God bless ’em. I really did think that they’d be onto the newly painted wall of Opalescent Signs much more quickly than they did, but in spite of their appalling Gen Y work ethic they eventually they got there.

I was walking back up the creek with Old Mate the other evening when I heard a load of yahooing and shouting coming from Chatham Road. Not surprisingly, Old Mate takes a cautious approach to mobs of teenagers running around in the creek. To my relief, my phone started ringing and it turned out that one of the yahoos was my son: “Is that you with Old Mate?”. I got him and his buddy to give us a big wave; not all teenagers are thugs!

This adolescent, however, was pretty full of himself. He was in the casuarina in my front garden, strutting around with his chest all puffed out and singing at the top of his voice. I walked up and took his photo; his parents were calling out to him from the safety of the red gum but he wasn’t fazed. Not one bit. He just stood his ground, gave me the eye and warbled a bit more. I can almost see the speech bubble: “You want some, granddad? Huh?”

The other truth about teenagers ā€“ that they’re permanently starving ā€“ was proved about two seconds after I took this photo of a dead bream. The four-legged teenager in my life, Jambo, appeared from nowhere and scoffed the lot (head, tail, entrails) in about two gulps before swaggering off all pleased with himself. He’d just had breakfast!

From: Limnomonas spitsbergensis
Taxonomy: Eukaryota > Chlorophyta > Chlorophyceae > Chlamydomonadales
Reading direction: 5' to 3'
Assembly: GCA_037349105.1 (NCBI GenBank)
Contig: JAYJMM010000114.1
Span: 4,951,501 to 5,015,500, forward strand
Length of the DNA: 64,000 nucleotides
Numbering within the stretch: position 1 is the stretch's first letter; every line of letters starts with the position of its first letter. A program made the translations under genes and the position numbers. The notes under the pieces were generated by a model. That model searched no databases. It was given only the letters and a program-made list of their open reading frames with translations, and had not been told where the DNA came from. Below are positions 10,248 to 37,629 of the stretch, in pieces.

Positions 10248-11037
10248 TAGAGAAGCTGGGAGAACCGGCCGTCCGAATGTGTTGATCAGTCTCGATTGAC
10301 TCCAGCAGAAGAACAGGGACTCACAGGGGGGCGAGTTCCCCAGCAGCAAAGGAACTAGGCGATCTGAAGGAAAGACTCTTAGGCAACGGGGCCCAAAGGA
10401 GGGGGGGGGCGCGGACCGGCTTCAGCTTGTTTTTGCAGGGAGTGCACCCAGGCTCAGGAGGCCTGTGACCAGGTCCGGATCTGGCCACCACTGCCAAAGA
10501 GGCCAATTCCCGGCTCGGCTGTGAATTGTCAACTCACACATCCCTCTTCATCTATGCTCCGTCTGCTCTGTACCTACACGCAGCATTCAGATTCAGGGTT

Before they’re teenagers, they’re children. I came across this olden-time baby’s highchair amongst a stand of dead lantana in the gasworks. I know someone who knows someone whose father was the manager of the gasworks in the fifties and who grew up in the house (now part of the ELGAS admin area) that was the manager’s residence. I doubt that this was his, it looks too recent (sixties or early seventies maybe) but I do wonder who it belonged to, and how it ended up here.

The highchair reminded of something else I came across last November, another sign perhaps of the social side of life in the gasworks. This old-style golf caddy still had tees, balls and a score card in the wooden storage box. Was it part of a works thing? Did guys hit a few balls around the site of a lunchtime? Guess I’ll never know.

Finally, me and Jambo took Murray, Django and Trigger the dog out for a tour of the creek and the gasworks. Visitors always like hamming it up by the old pull-shower. Get in that bath, boy!


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